Prominent UBC football donor implicated in college admissions cheating scandal

Update Thursday, March 14 at 3:30 p.m: Sidoo has taken a leave from his positions as CEOs of two companies, East West Petroleum and Advantage Lithium Corp.

A former UBC Board of Governors member and prominent university donor is being charged for allegedly paying an accomplice to write his sons’ college admission exams.

David Sidoo is accused of making two payments of $100,000 USD to an accomplice for completing SAT exams for Sidoo’s two sons in 2011 and 2012, as reported by other media.

Sidoo is also being charged for paying for exams of three other children of co-conspirators between 2011 and 2017.

The US federal court has charged him with conspiracy to commit fraud in one of the largest investigations of admissions scams in American history, which also saw charges being laid against some Hollywood figures.

Sidoo’s financial and personal contributions to his alma mater are considerable.

Sidoo is one of the founding members of the 13th Man Foundation, which has poured millions into UBC’s football team since 2014. The Dave Sidoo field at Thunderbird Stadium is named in his honour.

Sidoo also previously served on UBC’s Board of Governors during the crisis that followed President Arvind Gupta’s controversial departure from UBC. He was not re-appointed by the provincial government in 2017.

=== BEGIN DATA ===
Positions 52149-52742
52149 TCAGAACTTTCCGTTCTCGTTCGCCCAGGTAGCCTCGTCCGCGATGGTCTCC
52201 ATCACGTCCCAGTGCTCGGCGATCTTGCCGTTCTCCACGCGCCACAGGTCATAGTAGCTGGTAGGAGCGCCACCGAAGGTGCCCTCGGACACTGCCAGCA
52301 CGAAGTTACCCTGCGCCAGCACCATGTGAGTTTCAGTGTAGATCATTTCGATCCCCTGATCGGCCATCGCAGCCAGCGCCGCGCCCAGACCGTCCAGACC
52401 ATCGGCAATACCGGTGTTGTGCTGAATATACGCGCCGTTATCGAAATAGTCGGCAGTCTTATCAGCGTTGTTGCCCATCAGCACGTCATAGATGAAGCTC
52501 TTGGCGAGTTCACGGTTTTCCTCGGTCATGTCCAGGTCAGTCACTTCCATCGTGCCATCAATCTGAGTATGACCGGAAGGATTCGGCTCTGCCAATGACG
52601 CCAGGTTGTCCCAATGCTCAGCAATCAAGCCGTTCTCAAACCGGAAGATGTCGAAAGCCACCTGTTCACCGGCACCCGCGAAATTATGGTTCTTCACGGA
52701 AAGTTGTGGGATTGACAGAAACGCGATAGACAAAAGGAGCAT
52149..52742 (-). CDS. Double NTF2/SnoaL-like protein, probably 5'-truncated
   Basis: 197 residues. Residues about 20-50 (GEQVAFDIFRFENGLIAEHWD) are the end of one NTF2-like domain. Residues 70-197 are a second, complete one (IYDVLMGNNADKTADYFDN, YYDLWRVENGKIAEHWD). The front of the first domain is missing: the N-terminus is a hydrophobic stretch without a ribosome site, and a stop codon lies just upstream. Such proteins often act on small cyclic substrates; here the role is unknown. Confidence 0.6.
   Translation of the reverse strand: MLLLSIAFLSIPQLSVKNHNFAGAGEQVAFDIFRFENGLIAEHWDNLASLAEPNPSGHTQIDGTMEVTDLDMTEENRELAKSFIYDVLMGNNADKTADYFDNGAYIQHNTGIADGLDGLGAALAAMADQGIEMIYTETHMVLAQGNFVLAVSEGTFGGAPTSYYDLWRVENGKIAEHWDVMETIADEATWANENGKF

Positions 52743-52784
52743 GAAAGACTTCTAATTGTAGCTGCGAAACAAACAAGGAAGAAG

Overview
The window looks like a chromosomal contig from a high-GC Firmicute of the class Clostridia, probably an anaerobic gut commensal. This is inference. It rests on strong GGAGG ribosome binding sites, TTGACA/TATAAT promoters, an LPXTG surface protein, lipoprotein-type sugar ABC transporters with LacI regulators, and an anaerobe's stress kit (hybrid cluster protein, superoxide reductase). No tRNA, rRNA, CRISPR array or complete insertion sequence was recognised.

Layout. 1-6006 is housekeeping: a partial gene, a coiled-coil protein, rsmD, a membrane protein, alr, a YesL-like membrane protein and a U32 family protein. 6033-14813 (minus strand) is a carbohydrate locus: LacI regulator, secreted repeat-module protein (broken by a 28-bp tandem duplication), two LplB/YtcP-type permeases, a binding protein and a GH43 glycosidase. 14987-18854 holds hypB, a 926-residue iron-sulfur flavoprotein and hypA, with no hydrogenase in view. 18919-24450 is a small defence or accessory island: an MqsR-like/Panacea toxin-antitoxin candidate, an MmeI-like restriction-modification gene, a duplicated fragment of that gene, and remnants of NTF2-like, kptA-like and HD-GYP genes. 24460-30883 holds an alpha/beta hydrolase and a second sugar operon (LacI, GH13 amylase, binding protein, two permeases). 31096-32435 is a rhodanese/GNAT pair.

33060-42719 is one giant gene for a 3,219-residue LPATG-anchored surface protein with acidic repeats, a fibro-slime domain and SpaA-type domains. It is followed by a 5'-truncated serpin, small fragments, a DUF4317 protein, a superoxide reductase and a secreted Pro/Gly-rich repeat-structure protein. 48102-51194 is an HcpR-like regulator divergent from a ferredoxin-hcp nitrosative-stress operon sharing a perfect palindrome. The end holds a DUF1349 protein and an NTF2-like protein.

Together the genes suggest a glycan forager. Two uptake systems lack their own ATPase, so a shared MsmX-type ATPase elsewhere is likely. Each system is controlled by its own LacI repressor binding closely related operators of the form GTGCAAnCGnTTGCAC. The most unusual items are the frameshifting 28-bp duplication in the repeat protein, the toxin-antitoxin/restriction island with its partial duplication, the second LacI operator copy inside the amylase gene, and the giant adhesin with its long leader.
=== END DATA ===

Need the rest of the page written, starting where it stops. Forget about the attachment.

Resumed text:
Sidoo also received the Order of BC in 2016 — the province's highest honour.

“David Sidoo has been repeatedly recognized for his philanthropic endeavors, which is the true testament to his character,” said Richard Schonfeld, Sidoo’s counsel, in a press statement.

“The charge that has been lodged against David is an allegation that carries with it the presumption that he is innocent. We look forward to presenting our case in court, and ask that people don't rush to judgment in the meantime.”

Kurt Heinrich, senior director of UBC media relations, said in a statement to The Ubyssey that the university is aware of the indictment against Sidoo.

“It would be inappropriate for the university to comment any further as the case is before the courts,” Heinrich said. “The university will continue to monitor the situation.”

This is a breaking story and will be updated as more information becomes available.

This article has been updated to include UBC’s comment.